RF: When I talked to Louie Bellson, the question was raised of where one takes influences from. In Louie’s day, there weren’t a lot of people to emulate, but now, there are so many great drummers to draw from. Where does one start? Does one start with Baby Dodds, or Keith Moon, or where?

DG: I think drummers should start with themselves, because to me, the players today who are looked up to are individuals. They have their own unique characteristic sound. Today, we’re coming out of an era where playing drums was sort of mindless, starting with the disco music, because every song you heard had the same drumbeat. It sort of brought a mindlessness into playing. Whereas when I was learning to play, I knew exactly who my favorite drummers were, and for a number of years, I could follow their careers on record. When I listened to the radio, I could tell who it was by the way the drummer played the hi-hat or just laid down time. Those drummers had a signature in their playing, but that’s not as fashionable today. Music is based on the individual aspect, in that you can express anything you want to. There is a certain degree of art to it, so you can say whatever you want. You should never feel that you have to sound like someone else to get over. It’s really your own thing, and what will enable you to do that is to tap into where you’re at and think about what you want to do. I know what Steve Gadd, Harvey Mason, Neil Peart, and Carmine Appice are doing. What do I want to do based on my knowledge of what they’re doing? You have to be aware of them, but you still have to look within. It still goes back on your shoulders as to what you’re going to do with the drumset.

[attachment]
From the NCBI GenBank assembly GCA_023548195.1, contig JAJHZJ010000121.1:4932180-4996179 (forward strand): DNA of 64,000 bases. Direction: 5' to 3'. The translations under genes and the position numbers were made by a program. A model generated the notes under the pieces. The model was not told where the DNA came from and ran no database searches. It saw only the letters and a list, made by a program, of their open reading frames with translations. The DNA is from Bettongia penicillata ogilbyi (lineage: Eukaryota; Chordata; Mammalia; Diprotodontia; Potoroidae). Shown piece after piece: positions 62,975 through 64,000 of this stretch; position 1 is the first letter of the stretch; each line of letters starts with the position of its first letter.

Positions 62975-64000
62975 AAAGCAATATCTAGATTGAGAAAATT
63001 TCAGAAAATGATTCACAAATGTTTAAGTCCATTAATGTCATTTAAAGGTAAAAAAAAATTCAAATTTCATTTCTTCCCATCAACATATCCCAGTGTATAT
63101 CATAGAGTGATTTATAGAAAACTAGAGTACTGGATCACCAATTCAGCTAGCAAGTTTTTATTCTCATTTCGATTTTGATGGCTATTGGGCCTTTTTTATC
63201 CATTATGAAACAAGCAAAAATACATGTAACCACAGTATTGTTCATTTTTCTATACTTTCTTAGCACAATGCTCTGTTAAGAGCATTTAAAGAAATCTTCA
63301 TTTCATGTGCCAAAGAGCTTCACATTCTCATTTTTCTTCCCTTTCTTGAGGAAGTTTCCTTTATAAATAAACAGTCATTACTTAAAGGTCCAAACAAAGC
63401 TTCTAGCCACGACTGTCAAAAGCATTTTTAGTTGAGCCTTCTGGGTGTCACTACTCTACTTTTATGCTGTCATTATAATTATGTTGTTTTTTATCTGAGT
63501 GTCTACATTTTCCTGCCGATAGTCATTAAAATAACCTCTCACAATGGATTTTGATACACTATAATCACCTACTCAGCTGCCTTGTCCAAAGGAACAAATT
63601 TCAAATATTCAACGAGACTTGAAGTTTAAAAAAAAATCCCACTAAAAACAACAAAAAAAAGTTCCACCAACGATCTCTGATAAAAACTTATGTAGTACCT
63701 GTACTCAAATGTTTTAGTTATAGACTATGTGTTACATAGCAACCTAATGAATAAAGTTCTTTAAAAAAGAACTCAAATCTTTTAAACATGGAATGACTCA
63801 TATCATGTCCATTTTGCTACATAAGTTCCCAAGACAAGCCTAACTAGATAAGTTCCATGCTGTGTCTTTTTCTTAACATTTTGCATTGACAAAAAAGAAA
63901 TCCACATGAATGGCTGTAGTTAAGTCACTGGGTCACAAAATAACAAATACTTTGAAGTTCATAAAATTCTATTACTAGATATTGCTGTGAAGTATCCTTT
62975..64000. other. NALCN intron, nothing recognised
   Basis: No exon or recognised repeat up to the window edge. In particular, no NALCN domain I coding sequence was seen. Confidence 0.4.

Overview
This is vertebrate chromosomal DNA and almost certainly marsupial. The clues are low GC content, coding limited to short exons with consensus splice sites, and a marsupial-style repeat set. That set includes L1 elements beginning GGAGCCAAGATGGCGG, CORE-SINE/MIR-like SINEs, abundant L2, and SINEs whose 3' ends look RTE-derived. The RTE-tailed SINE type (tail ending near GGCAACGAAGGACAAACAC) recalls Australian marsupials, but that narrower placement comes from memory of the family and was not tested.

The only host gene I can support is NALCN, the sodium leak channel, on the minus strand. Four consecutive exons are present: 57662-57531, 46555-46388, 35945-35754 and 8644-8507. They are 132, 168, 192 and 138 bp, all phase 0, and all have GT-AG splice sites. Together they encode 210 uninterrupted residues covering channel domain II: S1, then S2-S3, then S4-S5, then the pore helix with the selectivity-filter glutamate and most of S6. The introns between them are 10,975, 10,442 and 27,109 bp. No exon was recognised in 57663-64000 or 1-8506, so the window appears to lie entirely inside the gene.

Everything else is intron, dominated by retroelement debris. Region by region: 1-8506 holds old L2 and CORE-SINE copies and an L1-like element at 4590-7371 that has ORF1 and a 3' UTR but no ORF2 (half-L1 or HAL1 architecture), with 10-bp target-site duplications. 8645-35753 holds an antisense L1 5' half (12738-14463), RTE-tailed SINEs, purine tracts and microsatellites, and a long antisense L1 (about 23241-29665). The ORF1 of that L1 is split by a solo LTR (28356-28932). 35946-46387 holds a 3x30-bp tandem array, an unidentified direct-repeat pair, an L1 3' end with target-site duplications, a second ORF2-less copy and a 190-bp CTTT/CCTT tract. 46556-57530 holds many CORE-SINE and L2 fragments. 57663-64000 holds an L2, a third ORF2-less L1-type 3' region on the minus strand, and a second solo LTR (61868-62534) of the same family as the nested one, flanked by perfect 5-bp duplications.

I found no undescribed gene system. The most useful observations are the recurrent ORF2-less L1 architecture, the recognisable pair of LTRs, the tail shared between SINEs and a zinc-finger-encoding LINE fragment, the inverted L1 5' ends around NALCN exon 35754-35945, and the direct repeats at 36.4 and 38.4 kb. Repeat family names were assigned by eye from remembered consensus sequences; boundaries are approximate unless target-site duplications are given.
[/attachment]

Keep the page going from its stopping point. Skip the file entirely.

RF: A difficult abstract question from all this is how does one develop a personal style?